Steroids get a bad rap in sports, and rightfully so. After all, they give athletes an edge over their competition, and can subsequently take jobs away from “clean” athletes who are physically overmatched by “dirty” athletes.
Yet, a fundamental reason we spectators watch athletics is to witness, and vicariously share in and celebrate, the limits and athletic prowess of the human body.
This is one reason the Olympics has forever been successful, despite the fact that it often features sports that are obscure to the masses for the better part of 4 years.
Thing is, increases in human performance are beginning to taper down as we reach our genetic potential. Back in the 1900s one could break a world record in the 100m dash by a half second. Now, world records are lowered only by the hundredth, maybe a tenth if we are lucky.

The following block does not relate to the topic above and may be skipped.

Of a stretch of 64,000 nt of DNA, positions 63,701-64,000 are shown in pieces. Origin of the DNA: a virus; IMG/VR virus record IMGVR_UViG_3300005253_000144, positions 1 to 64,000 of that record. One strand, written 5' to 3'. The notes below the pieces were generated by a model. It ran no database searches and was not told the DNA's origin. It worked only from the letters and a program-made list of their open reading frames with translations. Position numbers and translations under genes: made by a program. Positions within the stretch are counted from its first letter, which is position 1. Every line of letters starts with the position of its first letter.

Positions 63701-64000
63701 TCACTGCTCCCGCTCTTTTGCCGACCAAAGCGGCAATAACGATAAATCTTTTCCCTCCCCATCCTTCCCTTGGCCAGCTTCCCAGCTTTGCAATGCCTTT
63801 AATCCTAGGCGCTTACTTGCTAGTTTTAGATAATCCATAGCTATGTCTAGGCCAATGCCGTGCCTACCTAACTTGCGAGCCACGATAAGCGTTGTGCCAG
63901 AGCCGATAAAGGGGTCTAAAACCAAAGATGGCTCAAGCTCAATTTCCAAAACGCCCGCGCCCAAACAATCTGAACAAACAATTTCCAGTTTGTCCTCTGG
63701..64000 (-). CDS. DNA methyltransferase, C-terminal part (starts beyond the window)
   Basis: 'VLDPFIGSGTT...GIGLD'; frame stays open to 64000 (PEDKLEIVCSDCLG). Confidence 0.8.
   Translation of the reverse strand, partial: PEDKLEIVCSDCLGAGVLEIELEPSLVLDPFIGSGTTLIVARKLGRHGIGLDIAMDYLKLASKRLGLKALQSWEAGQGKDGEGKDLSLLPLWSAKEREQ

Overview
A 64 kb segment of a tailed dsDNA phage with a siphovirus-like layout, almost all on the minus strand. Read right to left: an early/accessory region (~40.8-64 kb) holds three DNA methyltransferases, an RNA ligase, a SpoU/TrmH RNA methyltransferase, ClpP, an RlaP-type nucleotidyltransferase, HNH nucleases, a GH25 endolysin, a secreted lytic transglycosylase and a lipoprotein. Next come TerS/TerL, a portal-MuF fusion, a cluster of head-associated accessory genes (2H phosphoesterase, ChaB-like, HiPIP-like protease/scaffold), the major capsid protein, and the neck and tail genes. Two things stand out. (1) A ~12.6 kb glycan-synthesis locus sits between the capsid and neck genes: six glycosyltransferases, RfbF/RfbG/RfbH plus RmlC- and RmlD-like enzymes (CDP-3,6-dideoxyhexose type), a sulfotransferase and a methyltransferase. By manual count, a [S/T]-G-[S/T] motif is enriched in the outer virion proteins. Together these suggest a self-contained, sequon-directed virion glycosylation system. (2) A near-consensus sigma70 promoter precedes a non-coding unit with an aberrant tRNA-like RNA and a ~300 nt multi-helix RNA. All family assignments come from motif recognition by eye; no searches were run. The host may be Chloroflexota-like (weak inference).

Where is the fun in that? We can no longer go out and see something we haven’t (basically) seen before. If not for the actual stopwatches, no one would know the speed difference between Usain Bolt or Carl Lewis if not running against each other, because the speed difference that translates to even a huge 1/2 second difference in the 100m is likely not perceivable by the human eye.
And sure, sports have incredible value beyond just the limits of a singular performance, but thats not what is at issue here. I’m talking about the single physical events: the sprint, the distance of the homer, the throw, the swim. These are objective, relevant and salient without mention of other competitors.
Thus, I would like to make an appeal for the greatness of steroids on the grounds that they allow us to continue to explore the limits of the human body, knowing that our natural genetic potential for athletic feats will one day, if not already, be tapped without them.